I got an e-mail confirming all this the next day (yesterday), and telling me that FedEx stickers would be in the mail and get to me within a few days.

But then while waiting for this, I decided to fool around with the AirPort Extreme just a bit and in particular to determine if indeed it would work in an old-fashion roaming setup with the old Graphite Base Station that was still operational.

That’s what I did this afternoon. It took me a while to get it right, because it’s not easy to properly configure two different base stations when they both have the same network name and the same IP address ( and are both within range. But I eventually managed to set up the AirPort Extreme as the main base station with the and the DHCP server feature, sharing a “single” IP address (the one obtained from the dial-up connection) via DHCP with other devices connected to the wired network. And I configured the old Graphite base station by turning off the option to share its IP address and manually giving it the IP address and connecting it via Ethernet to the main AirPort Extreme.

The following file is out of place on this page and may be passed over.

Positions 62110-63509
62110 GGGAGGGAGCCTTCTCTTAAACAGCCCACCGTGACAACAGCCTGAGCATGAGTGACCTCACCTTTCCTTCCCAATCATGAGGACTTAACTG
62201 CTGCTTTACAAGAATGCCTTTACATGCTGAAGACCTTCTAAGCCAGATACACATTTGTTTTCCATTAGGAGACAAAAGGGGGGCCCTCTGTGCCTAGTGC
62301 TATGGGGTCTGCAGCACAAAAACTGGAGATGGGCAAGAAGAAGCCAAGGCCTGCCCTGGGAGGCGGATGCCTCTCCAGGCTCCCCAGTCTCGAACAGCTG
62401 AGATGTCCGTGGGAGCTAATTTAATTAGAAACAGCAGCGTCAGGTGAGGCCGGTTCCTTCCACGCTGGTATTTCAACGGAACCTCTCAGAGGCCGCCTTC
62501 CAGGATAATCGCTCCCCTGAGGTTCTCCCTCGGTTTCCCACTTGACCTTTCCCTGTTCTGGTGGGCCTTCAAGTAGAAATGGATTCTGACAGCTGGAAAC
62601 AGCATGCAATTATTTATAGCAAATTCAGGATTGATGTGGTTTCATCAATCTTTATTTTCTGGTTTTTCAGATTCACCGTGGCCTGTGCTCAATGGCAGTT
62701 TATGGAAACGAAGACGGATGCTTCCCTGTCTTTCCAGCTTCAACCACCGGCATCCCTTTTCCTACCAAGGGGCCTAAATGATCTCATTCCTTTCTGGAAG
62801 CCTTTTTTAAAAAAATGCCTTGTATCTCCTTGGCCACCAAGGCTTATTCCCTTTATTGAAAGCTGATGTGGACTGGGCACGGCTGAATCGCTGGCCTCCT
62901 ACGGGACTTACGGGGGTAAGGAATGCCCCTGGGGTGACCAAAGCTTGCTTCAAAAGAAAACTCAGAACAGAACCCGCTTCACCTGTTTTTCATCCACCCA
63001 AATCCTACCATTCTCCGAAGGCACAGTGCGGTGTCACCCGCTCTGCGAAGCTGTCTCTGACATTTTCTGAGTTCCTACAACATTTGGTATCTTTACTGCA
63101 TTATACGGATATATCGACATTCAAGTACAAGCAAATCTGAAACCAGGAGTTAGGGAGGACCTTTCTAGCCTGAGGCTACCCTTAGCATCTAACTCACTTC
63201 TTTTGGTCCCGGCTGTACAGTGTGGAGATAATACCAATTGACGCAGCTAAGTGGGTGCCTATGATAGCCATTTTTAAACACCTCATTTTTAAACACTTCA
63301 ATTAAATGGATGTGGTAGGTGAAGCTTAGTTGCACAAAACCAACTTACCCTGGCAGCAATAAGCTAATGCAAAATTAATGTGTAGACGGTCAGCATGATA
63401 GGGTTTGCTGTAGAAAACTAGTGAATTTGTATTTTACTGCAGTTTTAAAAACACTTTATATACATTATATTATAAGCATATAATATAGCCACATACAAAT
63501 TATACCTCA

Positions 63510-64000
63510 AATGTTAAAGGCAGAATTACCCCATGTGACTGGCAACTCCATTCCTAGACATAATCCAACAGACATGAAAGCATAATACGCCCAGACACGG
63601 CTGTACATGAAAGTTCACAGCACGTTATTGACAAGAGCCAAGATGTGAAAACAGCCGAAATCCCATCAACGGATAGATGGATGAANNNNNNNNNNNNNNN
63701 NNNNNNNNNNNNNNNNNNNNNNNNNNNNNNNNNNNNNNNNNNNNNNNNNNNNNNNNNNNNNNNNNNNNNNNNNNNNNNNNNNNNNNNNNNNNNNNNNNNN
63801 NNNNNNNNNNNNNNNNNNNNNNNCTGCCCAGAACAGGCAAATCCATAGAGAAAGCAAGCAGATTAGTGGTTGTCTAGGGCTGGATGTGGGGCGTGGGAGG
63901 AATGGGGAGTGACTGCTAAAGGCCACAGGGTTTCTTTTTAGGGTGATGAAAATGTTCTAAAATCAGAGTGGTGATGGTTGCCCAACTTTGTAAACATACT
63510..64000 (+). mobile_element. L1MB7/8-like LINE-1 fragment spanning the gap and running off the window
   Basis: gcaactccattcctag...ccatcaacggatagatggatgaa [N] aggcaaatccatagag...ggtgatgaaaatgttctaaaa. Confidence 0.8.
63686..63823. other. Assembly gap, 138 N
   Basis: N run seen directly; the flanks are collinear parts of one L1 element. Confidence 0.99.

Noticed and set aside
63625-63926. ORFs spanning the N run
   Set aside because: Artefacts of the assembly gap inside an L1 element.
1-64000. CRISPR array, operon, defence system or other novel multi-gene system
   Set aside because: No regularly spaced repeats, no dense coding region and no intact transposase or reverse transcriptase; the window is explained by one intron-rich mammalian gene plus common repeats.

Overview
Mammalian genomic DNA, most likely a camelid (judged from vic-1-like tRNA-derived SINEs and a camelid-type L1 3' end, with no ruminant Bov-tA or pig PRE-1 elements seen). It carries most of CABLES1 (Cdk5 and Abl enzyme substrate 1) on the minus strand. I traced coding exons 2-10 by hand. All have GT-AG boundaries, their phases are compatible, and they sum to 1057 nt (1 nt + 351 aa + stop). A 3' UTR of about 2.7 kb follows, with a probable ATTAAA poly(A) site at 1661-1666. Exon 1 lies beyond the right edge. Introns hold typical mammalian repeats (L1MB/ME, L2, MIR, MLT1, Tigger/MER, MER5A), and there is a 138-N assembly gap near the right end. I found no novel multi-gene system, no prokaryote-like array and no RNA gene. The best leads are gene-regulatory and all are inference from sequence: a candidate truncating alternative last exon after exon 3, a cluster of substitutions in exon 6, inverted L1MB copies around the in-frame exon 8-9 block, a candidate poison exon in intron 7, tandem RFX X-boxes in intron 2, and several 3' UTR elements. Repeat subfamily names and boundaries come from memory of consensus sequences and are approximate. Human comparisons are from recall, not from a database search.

I didn’t know if it would work and at first it didn’t seem that it would. I would be able to see the two base stations in AirPort Admin, but the AirPort status on the G5 would fail to see the Internet connection. And then I created a new network config from scratch on the G5 and, as if by magic, the correct AirPort status reappeared, with the “Connected to the Internet via the modem” line and the “Connect/Disconnect” button.


And the second base station (the old graphite), now located somewhere at the centre of the house, was indeed able to access the Internet through its Ethernet connection to the main base station, so I was able to use the Titanium PowerBook G4 in other sections of the house that were previous beyond the range of the base station in the office.

So, to make a long story short, it does look as if it’s possible to use an old Graphite base station combined with an AirPort Extreme base station is a “roaming network” type of setup.

It still doesn’t cover the whole house, because the PowerBook’s AirPort reception is so bad, but at least the laptop can now be used again in our main living room. It’s a nice bonus.

And I think I’ve decided I will keep this AirPort Extreme base station after all…